On a cold yet sunny winter’s day, in the Royal Canadian Geological Society’s upper gallery at 50 Sussex Drive, overlooking the frozen Ottawa River (known in Algonquin as Kitchissippi or “Great River”) a group of 25 individuals sat in circle, ready to listen, to share, and to connect their hearts in story.
In recent years, through our work across federal government departments, Stratos has witnessed the sustained effort by many government employees who are trying to better understand what it means to engage nation-to-nation and create truly collaborative efforts that move beyond one-on-one engagement, towards fuller relationship-building.
And, while we have seen progress being made in these nation-to-nation working partnerships and the policies and programs they support, we have also observed that there remains a gap in understanding, in action and in a path forward towards reconciliation.
What started off as a small seed of an idea came to fruition on January 31st, 2019 when respected leaders in Indigenous communities and organizations around Ottawa convened together with federal government employees to share their hopes, challenges, lessons and other reflections related to reconciliation.
Sitting in circle, these individuals spoke honestly and openly about their experiences and over the course of the day, a few key themes emerged as priorities for further shared learning and exploration. These included:
- The need for substantive and systemic change versus symbolic change: participants spoke of how systemic and substantive change has to be pushed from multiple fronts: top down, bottom up, and side to side. This kind of change goes beyond rhetoric and requires tools and processes (education, training, and cultural competencies) to drive us toward our desired outcomes as well as the performance indicators to measure our progress along the way.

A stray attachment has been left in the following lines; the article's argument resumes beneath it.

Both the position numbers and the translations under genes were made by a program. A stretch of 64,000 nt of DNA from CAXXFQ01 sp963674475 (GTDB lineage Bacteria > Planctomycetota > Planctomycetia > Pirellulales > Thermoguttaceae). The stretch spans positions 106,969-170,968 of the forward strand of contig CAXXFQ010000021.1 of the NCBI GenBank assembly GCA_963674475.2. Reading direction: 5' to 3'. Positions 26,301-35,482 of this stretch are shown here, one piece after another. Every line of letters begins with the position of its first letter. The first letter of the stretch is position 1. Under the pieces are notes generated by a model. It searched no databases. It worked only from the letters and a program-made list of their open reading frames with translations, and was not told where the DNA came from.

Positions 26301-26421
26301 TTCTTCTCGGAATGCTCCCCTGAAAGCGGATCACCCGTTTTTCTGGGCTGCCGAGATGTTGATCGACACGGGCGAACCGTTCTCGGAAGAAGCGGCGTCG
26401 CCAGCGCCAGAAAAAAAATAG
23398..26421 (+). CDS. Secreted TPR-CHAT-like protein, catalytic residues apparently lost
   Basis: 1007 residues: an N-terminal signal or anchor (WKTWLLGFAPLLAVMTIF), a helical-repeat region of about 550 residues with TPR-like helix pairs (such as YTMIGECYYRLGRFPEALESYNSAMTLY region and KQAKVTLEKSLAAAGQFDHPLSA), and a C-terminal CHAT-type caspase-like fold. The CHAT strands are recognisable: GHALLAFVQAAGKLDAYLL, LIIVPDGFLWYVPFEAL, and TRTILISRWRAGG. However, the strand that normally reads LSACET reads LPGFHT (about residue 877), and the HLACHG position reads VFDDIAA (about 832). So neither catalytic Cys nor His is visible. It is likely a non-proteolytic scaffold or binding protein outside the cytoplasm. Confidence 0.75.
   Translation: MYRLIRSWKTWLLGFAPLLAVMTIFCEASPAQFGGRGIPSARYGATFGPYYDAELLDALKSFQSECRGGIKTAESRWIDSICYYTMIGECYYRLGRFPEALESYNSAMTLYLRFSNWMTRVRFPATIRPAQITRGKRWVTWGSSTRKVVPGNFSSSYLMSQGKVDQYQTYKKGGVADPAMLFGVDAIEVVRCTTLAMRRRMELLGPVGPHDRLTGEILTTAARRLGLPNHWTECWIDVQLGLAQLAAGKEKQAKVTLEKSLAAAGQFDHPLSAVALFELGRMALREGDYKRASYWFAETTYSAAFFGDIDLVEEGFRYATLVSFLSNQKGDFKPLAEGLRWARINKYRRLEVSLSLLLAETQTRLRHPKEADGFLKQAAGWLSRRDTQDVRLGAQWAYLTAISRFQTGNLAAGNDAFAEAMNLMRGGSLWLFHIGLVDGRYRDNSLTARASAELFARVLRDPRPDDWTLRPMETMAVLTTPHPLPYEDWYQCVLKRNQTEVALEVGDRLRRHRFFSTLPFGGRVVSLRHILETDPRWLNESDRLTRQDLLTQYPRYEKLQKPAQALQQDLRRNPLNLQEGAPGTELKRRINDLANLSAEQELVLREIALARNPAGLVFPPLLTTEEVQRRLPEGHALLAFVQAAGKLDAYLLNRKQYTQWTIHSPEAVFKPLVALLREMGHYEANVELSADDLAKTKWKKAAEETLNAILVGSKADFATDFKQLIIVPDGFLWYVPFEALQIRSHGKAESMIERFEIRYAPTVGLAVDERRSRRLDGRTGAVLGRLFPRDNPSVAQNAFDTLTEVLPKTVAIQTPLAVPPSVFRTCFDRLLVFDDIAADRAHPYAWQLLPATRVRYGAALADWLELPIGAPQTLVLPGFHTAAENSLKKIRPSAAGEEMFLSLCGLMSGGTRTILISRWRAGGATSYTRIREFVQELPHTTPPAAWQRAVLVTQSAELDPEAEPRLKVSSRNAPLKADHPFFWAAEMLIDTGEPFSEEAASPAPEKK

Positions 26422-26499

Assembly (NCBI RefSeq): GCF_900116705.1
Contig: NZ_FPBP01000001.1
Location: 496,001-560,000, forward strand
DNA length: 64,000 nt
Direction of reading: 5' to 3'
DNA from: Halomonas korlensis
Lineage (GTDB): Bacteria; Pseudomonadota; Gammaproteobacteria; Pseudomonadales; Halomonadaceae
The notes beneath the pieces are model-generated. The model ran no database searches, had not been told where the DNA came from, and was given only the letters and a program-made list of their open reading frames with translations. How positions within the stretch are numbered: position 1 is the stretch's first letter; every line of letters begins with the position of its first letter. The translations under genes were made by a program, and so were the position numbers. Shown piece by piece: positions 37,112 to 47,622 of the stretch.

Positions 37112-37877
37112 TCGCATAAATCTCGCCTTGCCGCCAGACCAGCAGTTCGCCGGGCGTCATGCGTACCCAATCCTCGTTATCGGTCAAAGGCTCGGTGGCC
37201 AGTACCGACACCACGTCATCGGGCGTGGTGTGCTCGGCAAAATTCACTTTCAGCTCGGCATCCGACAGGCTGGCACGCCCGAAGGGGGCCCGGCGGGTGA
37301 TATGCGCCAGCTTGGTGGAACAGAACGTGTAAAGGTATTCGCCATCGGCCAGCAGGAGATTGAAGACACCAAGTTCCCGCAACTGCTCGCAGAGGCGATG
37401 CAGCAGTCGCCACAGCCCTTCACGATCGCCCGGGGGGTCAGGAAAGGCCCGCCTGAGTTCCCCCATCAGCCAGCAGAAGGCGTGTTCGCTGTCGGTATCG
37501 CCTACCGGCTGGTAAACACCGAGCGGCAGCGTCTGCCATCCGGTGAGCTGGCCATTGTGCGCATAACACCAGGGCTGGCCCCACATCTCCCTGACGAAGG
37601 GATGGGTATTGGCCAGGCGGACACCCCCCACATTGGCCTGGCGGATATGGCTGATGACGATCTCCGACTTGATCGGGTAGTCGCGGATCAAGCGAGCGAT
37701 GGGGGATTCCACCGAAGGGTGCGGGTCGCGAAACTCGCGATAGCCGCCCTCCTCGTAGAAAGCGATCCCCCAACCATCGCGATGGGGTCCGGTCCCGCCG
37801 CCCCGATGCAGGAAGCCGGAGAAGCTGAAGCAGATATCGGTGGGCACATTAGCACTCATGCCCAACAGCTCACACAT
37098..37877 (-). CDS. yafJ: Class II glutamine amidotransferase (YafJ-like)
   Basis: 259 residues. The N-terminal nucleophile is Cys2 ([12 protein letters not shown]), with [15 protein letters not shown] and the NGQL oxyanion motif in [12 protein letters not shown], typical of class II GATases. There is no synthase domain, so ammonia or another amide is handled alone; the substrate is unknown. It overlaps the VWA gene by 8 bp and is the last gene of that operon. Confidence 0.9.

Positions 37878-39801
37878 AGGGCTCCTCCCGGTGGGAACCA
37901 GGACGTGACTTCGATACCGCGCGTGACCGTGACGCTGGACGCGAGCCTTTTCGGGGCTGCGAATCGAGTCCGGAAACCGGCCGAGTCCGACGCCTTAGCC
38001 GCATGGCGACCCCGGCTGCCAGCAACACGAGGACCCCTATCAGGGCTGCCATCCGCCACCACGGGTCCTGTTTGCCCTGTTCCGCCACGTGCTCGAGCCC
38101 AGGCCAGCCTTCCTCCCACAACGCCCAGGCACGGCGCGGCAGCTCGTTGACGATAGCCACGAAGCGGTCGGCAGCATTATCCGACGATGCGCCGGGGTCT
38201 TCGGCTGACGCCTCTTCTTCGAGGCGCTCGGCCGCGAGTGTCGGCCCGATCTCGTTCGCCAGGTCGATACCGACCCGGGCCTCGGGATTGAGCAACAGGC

- The importance of building capacity and awareness within and across federal government departments: participants expressed a need for more human and financial resources, skills development and education among employees so that they can “advise fearlessly and implement loyally”. Some suggested visits to communities could help build this awareness.
- The importance of respecting space, place and time – notably creating more ethical spaces to have meaningful conversation, which requires consideration of Indigenous peoples’ connection to the land.
- The value in building connections, starting with our ancestral history.
While the intent of this Gathering was not to identify concrete actions, we have heard from some of our guests in the days and weeks following the session and know some have started to act on new insights or knowledge that they gained.
Moving forward, Stratos and First Peoples Group remain committed to continuing to work together to explore ways to advance reconciliation in line with our Reconciliation Strategy. It is our hope that we will have an opportunity to host another gathering that builds on the discussions we had on January 31st and / or spark new conversations and build new relationships in other regions across Canada.
Stratos and First Peoples Group would like to thank the Royal Canadian Geographical Society and Living Tapestries for their support in this initiative.